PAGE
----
The decision to remove Acorn from composer requirements in Sage 10

I’m not fully understanding the reason why Acorn was removed from Sage 10’s composer requirements. The GitHub Readme includes some information but the following is tripping me up:

If you’re using Bedrock, you only need to require Acorn as a composer dependency in your Bedrock composer.json

I can already install it as a composer dependency without Bedrock tho, why do I need Bedrock?

This is primarily where the confusion comes from. It makes me curious if there’s a plan to cripple it (Acorn) in the future without Bedrock and that worries me a little. I do see it says you can install as an mu-plugin, but then it goes on to suggest using bedrock-autoloader…why would I need an autoloader with an mu-plugin, that’s the whole point of an mu-plugin, no?

I’m also looking at the new package requirements, @roots/bud-eslint, @roots/bud-tailwind, etc. Why do all these packages need to be wrapped as bud extensions? I think as recently as beta 2 you could still manage your own versions of these packages.

When all is said and done, I guess I’m having anxiety that Sage is leaving behind its roots (pun intended?) as a non-judgemental starter theme to some self-contained ecosystem where Bedrock and Bud and whatever else comes folded in and is unremovable, where Bud has complete control over my packages, and Sage itself becomes just another overly opinionated and monolithic codebase. :cold_sweat:

I’m sure I’m overreacting but it’s Sunday and it’s easier to over react on Discourse than clean the garage.

Howdy! You’re early - these changes are part of the next Sage beta we’re announcing tomorrow :slight_smile:

Yes, you can install it as a Composer dependency within the theme. We’re recommending that you don’t, because themes shouldn’t be responsible for handling your dependencies. You don’t need Bedrock.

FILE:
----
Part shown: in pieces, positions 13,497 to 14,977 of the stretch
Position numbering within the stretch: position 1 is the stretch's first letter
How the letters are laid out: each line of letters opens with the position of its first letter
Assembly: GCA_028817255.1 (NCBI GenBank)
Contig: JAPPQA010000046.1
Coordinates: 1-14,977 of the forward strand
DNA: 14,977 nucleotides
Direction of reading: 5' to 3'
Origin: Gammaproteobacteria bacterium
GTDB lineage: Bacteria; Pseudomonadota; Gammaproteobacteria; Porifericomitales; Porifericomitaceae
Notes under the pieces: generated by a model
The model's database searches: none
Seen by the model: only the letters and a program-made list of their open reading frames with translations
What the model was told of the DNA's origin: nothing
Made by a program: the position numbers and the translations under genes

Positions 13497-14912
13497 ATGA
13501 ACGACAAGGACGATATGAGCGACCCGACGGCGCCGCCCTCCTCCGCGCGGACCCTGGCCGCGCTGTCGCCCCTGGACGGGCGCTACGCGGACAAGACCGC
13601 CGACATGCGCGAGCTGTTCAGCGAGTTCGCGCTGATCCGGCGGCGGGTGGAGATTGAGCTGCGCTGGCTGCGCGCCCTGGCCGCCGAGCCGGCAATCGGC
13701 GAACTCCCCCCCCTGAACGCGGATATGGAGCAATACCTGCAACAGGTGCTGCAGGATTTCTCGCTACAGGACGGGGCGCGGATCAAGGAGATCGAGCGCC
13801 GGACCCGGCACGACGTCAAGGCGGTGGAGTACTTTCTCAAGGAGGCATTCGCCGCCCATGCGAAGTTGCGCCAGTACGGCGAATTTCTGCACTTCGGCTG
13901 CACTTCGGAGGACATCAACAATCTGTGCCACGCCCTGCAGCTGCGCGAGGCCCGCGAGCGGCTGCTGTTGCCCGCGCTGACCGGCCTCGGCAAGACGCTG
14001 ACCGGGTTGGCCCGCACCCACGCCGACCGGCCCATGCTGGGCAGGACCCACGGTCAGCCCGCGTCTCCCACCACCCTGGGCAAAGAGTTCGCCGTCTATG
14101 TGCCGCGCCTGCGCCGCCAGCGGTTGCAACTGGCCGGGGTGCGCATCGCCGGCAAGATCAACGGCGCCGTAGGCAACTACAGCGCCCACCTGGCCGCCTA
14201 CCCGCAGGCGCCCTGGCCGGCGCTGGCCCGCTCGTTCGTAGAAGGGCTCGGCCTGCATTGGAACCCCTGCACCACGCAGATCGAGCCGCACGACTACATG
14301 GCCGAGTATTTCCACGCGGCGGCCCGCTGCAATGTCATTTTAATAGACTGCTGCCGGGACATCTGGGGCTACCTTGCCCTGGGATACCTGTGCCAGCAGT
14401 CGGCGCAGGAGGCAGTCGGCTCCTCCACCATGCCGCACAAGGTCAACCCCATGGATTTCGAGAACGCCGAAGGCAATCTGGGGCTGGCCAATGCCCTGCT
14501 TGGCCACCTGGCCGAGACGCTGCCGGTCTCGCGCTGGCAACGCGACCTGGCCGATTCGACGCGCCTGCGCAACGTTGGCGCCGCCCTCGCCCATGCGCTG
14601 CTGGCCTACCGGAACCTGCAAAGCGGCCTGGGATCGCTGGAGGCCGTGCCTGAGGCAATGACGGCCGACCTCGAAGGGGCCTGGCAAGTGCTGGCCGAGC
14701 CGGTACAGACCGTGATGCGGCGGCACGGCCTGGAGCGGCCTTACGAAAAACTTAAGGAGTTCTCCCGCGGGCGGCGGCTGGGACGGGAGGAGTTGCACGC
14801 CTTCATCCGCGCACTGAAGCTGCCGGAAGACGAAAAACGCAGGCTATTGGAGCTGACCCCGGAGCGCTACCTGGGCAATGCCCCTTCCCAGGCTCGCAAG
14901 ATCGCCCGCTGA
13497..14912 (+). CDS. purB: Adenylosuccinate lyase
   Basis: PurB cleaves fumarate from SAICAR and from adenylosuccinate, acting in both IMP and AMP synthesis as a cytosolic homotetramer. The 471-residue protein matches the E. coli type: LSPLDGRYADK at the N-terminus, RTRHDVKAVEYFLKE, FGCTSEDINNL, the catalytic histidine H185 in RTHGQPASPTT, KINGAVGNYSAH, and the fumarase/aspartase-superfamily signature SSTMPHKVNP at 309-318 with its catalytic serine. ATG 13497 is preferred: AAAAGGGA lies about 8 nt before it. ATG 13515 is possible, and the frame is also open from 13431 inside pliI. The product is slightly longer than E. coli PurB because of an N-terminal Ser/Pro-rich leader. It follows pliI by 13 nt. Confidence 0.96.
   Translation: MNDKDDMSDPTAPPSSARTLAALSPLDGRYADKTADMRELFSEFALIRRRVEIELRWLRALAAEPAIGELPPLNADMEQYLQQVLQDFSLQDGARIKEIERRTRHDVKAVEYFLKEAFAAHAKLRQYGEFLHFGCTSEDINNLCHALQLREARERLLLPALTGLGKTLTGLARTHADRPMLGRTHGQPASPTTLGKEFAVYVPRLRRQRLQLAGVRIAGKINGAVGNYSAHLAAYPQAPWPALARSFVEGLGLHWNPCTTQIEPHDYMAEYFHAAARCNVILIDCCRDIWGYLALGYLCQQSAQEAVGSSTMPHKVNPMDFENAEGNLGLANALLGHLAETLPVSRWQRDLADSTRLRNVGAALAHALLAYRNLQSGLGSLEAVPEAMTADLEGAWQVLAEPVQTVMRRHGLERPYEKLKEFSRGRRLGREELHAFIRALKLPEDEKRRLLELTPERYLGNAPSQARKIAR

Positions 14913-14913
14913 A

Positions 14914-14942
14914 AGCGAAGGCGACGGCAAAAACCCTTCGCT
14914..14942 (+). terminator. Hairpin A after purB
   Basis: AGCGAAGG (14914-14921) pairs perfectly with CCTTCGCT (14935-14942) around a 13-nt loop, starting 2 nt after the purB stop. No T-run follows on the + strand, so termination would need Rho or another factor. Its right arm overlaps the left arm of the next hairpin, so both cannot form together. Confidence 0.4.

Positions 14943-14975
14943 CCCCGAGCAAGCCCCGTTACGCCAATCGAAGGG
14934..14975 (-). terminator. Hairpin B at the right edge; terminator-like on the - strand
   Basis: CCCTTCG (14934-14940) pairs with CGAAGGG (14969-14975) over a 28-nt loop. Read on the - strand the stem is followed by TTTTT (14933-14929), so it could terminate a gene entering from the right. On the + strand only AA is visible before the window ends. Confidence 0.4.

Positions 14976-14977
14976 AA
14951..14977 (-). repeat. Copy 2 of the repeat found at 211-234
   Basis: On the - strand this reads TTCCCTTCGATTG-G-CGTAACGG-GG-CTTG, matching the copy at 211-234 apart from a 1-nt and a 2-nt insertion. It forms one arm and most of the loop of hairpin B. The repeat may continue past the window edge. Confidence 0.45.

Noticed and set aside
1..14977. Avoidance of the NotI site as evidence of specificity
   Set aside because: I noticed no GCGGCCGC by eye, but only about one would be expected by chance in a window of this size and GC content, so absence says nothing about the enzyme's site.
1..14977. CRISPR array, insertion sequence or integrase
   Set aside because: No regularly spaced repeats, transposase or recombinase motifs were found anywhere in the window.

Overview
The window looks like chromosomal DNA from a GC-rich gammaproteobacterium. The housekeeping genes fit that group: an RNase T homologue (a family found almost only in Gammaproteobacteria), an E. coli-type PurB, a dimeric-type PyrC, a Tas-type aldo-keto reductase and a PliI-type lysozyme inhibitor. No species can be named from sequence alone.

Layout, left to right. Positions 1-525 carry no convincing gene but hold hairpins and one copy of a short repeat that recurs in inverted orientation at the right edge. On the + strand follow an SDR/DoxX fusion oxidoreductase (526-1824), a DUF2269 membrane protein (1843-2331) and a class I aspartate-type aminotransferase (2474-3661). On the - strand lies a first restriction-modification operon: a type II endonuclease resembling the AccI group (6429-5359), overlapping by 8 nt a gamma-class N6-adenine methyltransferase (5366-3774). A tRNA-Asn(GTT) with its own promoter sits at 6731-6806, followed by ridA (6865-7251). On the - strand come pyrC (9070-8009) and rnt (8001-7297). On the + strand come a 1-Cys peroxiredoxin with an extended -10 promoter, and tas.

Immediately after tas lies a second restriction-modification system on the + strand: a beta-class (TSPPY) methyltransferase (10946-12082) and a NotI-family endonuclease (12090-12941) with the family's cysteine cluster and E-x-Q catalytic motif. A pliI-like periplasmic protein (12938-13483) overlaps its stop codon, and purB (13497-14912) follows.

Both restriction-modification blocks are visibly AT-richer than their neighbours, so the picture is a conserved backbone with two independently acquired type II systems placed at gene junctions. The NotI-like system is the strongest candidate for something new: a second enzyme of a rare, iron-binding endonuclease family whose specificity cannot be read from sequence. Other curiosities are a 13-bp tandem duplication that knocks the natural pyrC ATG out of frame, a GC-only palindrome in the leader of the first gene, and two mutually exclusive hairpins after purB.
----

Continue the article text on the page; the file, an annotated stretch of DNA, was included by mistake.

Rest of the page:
It’s literally the opposite. Acorn is more flexible now.

To automatically load the mu-plugin if you aren’t using something to load it manually. We’d love to make the instructions easier to understand.

They don’t need to be. Do you really want to maintain all those dependencies yourself, or do you want Bud to do it? It’s up to you. We’re defaulting to not doing that.

Remember, Sage is a starter theme. Fork it and modify it for your needs. That’s the entire point of it.

This is the leanest, least opinionated version of Sage to date. We’re really happy with how it’s looking right now.


You can re-add Acorn to Sage in your non-Bedrock project if you want.

# wp-content/themes/sage
composer require roots/acorn

I know you didn’t mention it, but if there’s also anxiety over the config directory being removed, that’s also just as easy to restore.

wp acorn acorn:init

You can restore all of the config files with another command:

wp acorn vendor:publish --tag=acorn

As @ben said, Acorn is more flexible than ever and restoring the previous structure and behavior can be done in a matter of seconds.


I’m riding that bleeding edge! Mainly it’s just that I ran into an issue with Beta 2 that required merging in some recent commits, so when I started another new project on Friday I went straight to the latest commit. Enabled the theme, got the Acorn is missing error, and down the rabbit hole I went.

That was my biggest concern here, so I’m glad to hear that.

I’ve run into version specific issues with packages before, so yeah, I prefer having control over that. My other concern here stemmed from the fact that there was practically nothing there the last time I looked at Bud’s documentation. I looked again a moment ago and there’s been some major updates, the documentation is dramatically better now. That’s going to be a big help in making the transition less painful.

Sage has always been a great starter theme and I was just worried that it was moving too far away from what I had grown accustomed to. Something something old dogs, new tricks :man_shrugging: I realize 10 is still in beta and I need to temper my opinions around that fact.

Thanks for the response and for all the work you and the roots team have done on this.

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